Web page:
Kate Bennett, a yin yoga teacher and co-founder of yoga and fitness blog Starting Out Somewhere, believes that adding yoga poses to your bedtime routine can help you sleep more deeply.
“These days, we lead very busy lives with lots of distractions that can make it hard to switch off before bed (Netflix auto-play, I’m looking at you!),” Kate says.
“By turning off the TV, putting our phones on silent and gently stretching our bodies before bedtime, we can learn to clear our minds and find a sense of calm that will help us to sleep restfully.
“Here are a few poses that you can do in bed, in your pyjamas, to help you nod off. If any of them don’t work for you or don’t feel right, then no pressure – simply try the next one.
“The important thing here is to find a routine that is relaxing for you and your body.”
Kate shares the best yoga poses that can be done before bed to help mind and body relax, resulting in a good night’s sleep.
5 restorative yoga poses for sleep
This is one of our more active poses, so is a great place to start. It’s a gentle inversion, relieving your lower body and providing a calming effect on your central nervous system.
It’s also a lovely way to stretch out those hamstrings, which are often tight from standing or sitting all day.
Lie on your back, lifting and extending your hips and sit bones a little to make sure that your back is nice and long.
Bring your knees up to your chest, then extend the legs, so that they’re at a 90-degree angle to your body.
Your knees can be bent or not, depending on how your body is feeling. Bring your arms out to the side, close down the eyes and relax, breathing deeply for 10-15 breaths.
You can also do this pose against a wall or headboard, for a more restorative version.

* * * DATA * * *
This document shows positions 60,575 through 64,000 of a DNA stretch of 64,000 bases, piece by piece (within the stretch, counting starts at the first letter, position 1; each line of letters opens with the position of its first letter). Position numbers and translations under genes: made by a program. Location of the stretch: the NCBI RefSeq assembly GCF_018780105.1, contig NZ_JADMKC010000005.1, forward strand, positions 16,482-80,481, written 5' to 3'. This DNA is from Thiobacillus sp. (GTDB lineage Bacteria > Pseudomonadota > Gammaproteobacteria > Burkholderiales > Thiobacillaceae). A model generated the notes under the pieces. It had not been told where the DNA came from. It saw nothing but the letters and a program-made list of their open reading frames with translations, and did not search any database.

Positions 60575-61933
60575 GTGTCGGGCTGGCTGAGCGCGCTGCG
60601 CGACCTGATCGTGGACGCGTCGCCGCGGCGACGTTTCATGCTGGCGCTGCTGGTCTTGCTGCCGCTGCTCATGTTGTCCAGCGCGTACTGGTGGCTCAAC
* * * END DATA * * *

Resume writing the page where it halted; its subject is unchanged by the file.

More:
This pose is super easy to come into from Waterfall, and is a lovely way to relieve tension in both the lower back and the mind.
From Waterfall, bring your knees back into your chest and grab the outside of the sides of your feet.
Extend your legs a little and bring your knees wide, letting your elbows fall inside your thighs. Push into your hands, feeling a nice stretch.
You can gently roll from side to side or forward and backward to give your lower back a little massage.
Have a little smile on your face as you do this pose (it is called Happy Baby, after all!) – this will invite a release of any stress from your day that you’re holding on to.
Hold for 10-15 breaths.
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This is another great pose for your spine, twisting out any aches and pains that may have come from sitting at a desk or walking around.
It also provides a gentle massage for your internal digestive organs, which can help your dinner to go down before bed.
From Happy Baby, bring your legs down so that your heels are on the bed and your knees are pointing towards the ceiling.
Push through your heels, lift your hips and place them back on the bed, over to one side.
Bring your knees up towards the chest, stopping wherever feels comfortable, and then let them fall to the opposite side. You might want to support them with a pillow if this is uncomfortable.
Spread your arms or bring them to a cactus shape, then look in the opposite direction to your knees to also stretch out the neck a little.
Hold for 10-15 breaths, then repeat on the other side.
This pose will help you to open through your hips, which can become closed and tight when sitting, as well as stretching through that lower back.
Slowly bring yourself up from Twisted Roots and bring the soles of your feet together in front of you, being mindful of your knees.
Your feet can be as near or as far away from your pelvis as feels good, and you may need to sit on a pillow to elevate your hips, or support your knees either side with pillows.
Inhale and stretch your spine upwards, then gently start to fold forwards, curving spine and neck to bring your forehead towards your feet.
Stop wherever feels as though you have found a good stretch, and stay for 10-15 breaths, breathing into your back.
Supported Child’s Pose
This is the perfect pose to end the sequence – not only does it stretch out hips and back one last time, but it’s also very soothing for our central nervous system, as it feels like a big hug.
Take a pillow (or a bolster) and sit on one end, with your thighs on either side and your sit bones against your heels.
Gently fold forward to come to rest on the pillow, with your head turned to one side, keeping your sit bones and heels together if possible. If not, pop a blanket or pillow between them.
Relax into the pillow, letting it hold your weight and try to let go of any thoughts that are still bouncing around in your mind.
Stay here for 10-15 breaths, then repeat with your head facing the other way, though don’t worry if you fall asleep before you get to the second side.
Sweet dreams yogis!